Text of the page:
Comparison and the Study of Esotericism

Gordan Djurdjevic, India and the Occult (Palgrave, 2014)

Gordan Djurdjevic, India and the Occult (Palgrave, 2014)

A few weeks ago, Correspondences 2.1 appeared, featuring my article  “Beyond the West: Towards a New Comparativism in the Study of Esotericism”. I focus on the role of comparative methods in the field of esotericism, a subject that has been fraught with controversy due to excessive misuses of such methods in the past. The core of my argument is that we need to lift the more general ban on comparativism that has largely been in effect, and start developing new and responsible ways of opening up the field to both cross-cultural and other sorts of comparative research. I analyse the scholarly background, the current situation, and offer concrete suggestions – including a typology of different sorts of comparative research that might be undertaken, and for what reasons.

The reason for writing this post is not just to pique your interest in this article, however, but rather to point out that there is a broader discussion mounting at the moment. In religious studies generally, the debate is opened up again now with Jeffrey Kripal’s recent text  book, Comparing Religions (Wiley, 2013), and in my article I cite a growing literature in esotericism studies that move in this direction. It was however nice to receive another addition in the mail last week, Gordan Djurdjevic’s India and the Occult: The Influence of South Asian Spirituality on Modern Western Occultism (Palgrave, 2014). Leafing through it this afternoon inspired this post, because I realize that Djurdjevic makes a sort of contribution that should have been included in my discussion had it been available half a year ago. So here are some quick thoughts, relating our comparativist projects.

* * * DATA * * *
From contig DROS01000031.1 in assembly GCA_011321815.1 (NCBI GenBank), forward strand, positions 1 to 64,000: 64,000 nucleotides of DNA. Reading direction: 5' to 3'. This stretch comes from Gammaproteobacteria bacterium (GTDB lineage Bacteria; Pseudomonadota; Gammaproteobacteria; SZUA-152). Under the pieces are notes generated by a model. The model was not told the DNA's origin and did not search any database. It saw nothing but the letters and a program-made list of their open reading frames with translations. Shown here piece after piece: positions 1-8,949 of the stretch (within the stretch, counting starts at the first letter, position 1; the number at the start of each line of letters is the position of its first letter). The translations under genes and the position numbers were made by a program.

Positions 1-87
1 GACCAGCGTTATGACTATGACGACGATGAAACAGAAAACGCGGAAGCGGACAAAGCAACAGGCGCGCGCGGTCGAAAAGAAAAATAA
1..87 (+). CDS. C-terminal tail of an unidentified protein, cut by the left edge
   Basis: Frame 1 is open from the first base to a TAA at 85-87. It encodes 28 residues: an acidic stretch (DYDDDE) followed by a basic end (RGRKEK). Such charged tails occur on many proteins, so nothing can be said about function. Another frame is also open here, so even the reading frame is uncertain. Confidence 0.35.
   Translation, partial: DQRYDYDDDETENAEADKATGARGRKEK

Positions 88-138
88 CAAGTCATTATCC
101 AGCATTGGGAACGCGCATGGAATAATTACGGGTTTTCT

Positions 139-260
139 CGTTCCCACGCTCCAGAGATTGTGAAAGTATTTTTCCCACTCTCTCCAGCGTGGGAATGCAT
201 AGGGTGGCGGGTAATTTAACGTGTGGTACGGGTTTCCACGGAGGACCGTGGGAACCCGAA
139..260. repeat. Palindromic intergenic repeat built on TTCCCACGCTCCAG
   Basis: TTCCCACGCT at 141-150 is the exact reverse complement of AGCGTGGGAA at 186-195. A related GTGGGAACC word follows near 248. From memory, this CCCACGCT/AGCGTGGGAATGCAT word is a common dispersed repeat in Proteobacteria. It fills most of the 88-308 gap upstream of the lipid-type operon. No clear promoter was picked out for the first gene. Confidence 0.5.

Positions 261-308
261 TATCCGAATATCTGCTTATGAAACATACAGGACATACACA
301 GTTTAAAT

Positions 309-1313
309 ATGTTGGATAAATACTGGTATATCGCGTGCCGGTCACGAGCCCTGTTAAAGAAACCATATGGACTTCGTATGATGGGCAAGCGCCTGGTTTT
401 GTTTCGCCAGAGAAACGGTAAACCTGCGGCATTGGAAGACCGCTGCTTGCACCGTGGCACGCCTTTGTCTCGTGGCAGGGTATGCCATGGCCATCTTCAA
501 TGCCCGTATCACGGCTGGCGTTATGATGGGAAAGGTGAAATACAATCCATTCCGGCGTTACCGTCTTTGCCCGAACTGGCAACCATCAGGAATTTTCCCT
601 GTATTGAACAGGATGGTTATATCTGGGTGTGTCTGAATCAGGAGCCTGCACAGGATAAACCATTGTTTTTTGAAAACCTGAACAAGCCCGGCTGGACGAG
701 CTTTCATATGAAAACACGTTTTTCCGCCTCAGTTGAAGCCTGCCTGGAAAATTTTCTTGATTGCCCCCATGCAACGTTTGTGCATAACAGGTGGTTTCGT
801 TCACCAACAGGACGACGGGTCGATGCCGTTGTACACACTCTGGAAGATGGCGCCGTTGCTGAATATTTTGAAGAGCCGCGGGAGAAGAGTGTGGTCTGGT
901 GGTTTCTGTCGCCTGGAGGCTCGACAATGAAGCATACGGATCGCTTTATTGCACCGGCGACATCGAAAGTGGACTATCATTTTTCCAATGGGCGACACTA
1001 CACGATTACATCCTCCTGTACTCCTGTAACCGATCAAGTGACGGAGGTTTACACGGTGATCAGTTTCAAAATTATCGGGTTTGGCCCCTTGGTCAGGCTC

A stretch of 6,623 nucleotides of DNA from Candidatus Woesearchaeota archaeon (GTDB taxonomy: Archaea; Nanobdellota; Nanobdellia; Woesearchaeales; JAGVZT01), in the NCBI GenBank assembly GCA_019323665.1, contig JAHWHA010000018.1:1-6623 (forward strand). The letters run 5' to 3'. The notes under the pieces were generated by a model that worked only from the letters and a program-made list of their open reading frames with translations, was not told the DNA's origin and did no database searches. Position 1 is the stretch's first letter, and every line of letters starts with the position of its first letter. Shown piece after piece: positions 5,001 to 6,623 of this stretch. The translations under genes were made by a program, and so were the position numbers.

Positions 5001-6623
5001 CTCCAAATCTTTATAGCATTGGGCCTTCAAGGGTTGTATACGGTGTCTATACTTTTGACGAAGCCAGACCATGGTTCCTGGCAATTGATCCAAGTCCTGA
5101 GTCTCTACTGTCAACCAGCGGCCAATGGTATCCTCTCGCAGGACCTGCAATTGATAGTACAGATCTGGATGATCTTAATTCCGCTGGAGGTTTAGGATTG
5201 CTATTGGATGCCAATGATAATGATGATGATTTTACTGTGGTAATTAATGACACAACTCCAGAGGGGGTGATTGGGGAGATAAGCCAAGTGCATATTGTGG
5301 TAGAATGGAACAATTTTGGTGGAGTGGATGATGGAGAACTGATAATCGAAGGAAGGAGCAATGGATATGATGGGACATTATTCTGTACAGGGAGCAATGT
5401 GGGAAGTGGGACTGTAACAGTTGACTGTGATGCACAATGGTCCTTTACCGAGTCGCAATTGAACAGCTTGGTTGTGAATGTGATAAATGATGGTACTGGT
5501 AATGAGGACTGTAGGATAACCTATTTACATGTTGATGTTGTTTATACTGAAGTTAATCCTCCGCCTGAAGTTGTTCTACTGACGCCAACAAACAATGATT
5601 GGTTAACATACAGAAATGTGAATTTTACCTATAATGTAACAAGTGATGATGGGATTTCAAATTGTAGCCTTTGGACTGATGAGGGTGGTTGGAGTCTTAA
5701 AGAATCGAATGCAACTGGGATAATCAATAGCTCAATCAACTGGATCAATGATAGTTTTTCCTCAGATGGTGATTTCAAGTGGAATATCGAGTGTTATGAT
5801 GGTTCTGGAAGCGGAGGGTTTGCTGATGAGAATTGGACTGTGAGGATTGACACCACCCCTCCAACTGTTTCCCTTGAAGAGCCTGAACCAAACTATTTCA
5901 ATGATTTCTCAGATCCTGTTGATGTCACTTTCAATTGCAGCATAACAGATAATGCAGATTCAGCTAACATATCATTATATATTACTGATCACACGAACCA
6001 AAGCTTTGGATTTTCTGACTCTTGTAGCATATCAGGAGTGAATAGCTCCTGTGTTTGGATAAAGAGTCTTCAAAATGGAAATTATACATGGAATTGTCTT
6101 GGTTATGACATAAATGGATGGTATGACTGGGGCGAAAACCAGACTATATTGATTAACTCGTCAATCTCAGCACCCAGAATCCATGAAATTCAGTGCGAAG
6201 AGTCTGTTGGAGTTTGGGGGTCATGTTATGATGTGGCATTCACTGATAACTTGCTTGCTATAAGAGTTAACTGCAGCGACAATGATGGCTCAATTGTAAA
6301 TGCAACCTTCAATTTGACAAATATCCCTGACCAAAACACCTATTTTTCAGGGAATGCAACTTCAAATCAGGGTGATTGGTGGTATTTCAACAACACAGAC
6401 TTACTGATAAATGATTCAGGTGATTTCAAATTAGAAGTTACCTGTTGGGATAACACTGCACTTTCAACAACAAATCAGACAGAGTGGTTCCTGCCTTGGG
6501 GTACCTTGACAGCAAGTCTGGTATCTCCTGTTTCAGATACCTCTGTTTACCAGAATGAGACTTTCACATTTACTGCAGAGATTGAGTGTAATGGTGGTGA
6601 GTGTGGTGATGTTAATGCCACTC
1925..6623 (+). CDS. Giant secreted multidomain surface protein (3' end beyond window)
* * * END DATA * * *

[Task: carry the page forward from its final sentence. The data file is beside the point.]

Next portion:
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Galison in Utrecht

I just got home from Peter Galison’s first talk as Visiting Professor at Utrecht University. As advertised in a previous post, the lecture focused on the role of secrecy in modern science. Actually, the focus was a lot broader than that. Galison’s interest was to trace what he saw as some significant historical changes in the legitimization and enforcement of secrecy in western societies, roughly from the early 20th century until today. A significant part of his argument was that scientific discourse became subjected to secretive forms of political regulation from WWII onwards.

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Science and Secrecy in Utrecht

Next week one of the stars in the history of modern science visits Utrecht. Harvard Professor Peter Galison has written a number of highly acclaimed and original books, including How Experiments End (1987), Image and Logic (1997), and Einstein’s Clocks, Poincare’s Maps (2003). Between March 8-12 he will be delivering a series of lectures and workshops at the University of Utrecht. I will certainly be there.

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Published in: on March 4, 2010 at 6:02 pm  Comments (1)  
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